Diatoms are major contributors to the photosynthetic productivity of marine phytoplankton. In these organisms, fucoxanthin-chlorophyll proteins (FCPs) serve as light-harvesting proteins. We have explored the FCP complexes in Phaeodactylum tricornutum under low light (LL) and high light (HL) conditions. Sub-fractionating the pool of major FCPs yielded different populations of trimeric complexes. Only Lhcf and Lhc-like proteins were found in the trimers. Under LL, the first polypeptide fraction contained six different Lhcfs and was mainly composed of Lhcf10. It was characterised by the highest amount of fucoxanthin (Fx). The second was dominated by Lhcf10, Lhcf5 and Lhcf2, and had a lower Fx/Chl c ratio. Little Fx/Chl c also characterised the most abundant FCP complexes, found in fraction 3, composed mainly of Lhcf5. These FCPs bound Fx molecules with the strongest bathochromic shift. The last two fractions contained FCP complexes that were built mainly of Lhcf4, harbouring more Fx molecules that absorbed at shorter wavelengths. Under HL, the same main polypeptides were retrieved in the different fractions and spectroscopic features were almost identical except for a higher diadinoxanthin content. The total amount of Lhcf5 was reduced under HL, whereas the amount of the last two fractions and thereby Lhcf4 was increased. Lhcf11 was identified in different LL fractions, but not detected in any HL fraction, while two new Lhc-like proteins were only found under HL. This is the first report on different trimeric FCP complexes in pennate diatoms, which differ in polypeptide composition and pigmentation, and are differentially expressed by light.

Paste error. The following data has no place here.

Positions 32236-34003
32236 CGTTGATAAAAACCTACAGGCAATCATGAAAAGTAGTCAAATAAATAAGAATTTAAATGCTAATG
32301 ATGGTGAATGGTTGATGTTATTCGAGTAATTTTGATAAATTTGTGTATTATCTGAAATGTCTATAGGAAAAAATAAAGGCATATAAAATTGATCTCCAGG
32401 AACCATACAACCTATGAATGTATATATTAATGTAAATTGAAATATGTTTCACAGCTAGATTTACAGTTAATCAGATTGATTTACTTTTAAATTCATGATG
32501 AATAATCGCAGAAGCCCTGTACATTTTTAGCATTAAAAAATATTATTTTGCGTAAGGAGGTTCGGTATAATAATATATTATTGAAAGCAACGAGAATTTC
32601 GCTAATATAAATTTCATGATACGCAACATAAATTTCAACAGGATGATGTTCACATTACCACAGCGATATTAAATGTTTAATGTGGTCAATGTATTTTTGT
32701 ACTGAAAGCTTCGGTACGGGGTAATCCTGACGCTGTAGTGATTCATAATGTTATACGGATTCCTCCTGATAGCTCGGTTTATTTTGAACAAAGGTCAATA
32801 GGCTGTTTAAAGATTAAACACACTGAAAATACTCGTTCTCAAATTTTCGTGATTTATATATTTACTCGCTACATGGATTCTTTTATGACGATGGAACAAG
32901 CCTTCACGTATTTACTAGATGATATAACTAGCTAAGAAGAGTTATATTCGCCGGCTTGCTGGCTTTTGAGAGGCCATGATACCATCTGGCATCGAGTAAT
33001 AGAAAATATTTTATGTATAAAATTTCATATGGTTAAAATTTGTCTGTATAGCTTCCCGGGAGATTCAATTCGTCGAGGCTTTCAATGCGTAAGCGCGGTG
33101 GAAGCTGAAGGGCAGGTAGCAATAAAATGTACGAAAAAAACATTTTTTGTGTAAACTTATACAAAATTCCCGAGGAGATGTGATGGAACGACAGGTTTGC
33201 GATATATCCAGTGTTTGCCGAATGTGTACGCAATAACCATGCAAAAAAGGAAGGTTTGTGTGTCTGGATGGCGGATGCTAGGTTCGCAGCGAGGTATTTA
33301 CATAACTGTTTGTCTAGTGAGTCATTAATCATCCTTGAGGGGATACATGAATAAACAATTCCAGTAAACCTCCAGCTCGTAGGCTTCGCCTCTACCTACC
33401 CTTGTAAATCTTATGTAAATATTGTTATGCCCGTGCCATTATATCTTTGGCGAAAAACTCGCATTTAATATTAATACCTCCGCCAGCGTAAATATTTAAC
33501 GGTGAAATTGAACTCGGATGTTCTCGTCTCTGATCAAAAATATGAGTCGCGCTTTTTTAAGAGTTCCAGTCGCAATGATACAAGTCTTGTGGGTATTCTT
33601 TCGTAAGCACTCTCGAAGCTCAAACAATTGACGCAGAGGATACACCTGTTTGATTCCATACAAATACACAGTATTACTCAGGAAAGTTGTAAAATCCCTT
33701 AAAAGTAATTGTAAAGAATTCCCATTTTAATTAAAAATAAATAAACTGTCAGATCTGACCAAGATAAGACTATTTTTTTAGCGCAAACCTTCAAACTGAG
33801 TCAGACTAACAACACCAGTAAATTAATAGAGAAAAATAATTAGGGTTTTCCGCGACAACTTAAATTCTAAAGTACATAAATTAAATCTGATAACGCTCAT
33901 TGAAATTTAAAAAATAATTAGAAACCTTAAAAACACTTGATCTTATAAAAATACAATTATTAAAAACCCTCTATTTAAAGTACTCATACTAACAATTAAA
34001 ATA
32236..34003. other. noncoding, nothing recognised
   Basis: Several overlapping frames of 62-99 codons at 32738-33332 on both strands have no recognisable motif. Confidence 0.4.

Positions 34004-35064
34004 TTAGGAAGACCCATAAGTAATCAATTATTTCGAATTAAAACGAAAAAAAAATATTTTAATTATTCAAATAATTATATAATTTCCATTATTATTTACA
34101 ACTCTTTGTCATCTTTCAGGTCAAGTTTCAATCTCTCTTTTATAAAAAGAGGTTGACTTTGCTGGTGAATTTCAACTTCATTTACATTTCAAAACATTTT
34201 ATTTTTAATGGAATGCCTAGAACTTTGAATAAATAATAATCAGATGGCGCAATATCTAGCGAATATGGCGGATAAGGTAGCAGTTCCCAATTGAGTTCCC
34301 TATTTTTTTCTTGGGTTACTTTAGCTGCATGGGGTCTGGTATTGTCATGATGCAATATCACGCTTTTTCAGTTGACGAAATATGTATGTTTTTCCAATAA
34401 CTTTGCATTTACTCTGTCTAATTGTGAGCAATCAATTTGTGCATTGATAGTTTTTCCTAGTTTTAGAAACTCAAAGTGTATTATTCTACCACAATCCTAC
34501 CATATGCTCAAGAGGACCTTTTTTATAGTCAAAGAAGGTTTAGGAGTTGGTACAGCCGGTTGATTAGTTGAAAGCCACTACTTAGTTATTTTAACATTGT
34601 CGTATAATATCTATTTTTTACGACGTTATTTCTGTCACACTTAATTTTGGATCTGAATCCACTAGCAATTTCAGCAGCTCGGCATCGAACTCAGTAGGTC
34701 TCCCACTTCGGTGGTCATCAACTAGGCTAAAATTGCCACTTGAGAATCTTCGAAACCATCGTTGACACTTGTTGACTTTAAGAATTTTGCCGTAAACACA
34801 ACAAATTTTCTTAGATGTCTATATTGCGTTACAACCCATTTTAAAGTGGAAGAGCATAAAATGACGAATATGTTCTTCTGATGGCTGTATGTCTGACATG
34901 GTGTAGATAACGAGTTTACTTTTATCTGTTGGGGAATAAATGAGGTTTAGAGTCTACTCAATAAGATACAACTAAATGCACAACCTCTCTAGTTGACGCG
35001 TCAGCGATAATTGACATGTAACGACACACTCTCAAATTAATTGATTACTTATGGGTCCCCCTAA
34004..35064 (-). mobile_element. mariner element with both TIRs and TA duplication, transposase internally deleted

Glyphosate is a globally popular herbicide to kill weeds and its wide applications may lead to accumulation in coastal oceans as a source of phosphorus (P) nutrient or growth inhibitor of phytoplankton. We studied the physiological effects of glyphosate on fourteen species representing five major coastal phytoplankton phyla (haptophyta, bacillariophyta, dinoflagellata, raphidophyta, and chlorophyta). Based on growth responses to different concentrations of glyphosate under contrasting dissolved inorganic phosphorus (DIP) conditions, we found that phytoplankton species could be classified into five groups. Group I (Emiliania huxleyi, Skeletonema costatum, Phaeodactylum tricornutum) could utilize glyphosate as sole P-source to support growth in axenic culture, but in the presence of DIP, they were inhibited by both 36-μM and 360-μM glyphosate. Group II (Karenia mikimotoi, Prorocentrum minimum, Dunaliella tertiolecta, Symbiodinium sp., Heterosigma akashiwo and Alexandrium catenella) could not utilize glyphosate as sole P-source to support growth, and in the presence of DIP growth was not affected by 36-μM but inhibited by 360-μM glyphosate. Glyphosate consistently enhanced growth of Group III (Isochrysis galbana) and inhibited Group IV (Thalassiosira weissflogii, Thalassiosira pseudonana and Chattonella marina) regardless of DIP condition. Group V (Amphidinium carterae) exhibited no measurable response to glyphosate regardless of DIP condition. This grouping is not congruent with the phylogenetic relationships of the phytoplankton species suggesting functional differentiation driven by environmental pressure. We conclude that glyphosate could be used as P-source by some species while is toxic to some other species and yet has no effects on others. The observed differential effects suggest that the continued use of glyphosate and increasing concentration of this herbicide in the coastal waters will likely exert significant impact on coastal marine phytoplankton community structure.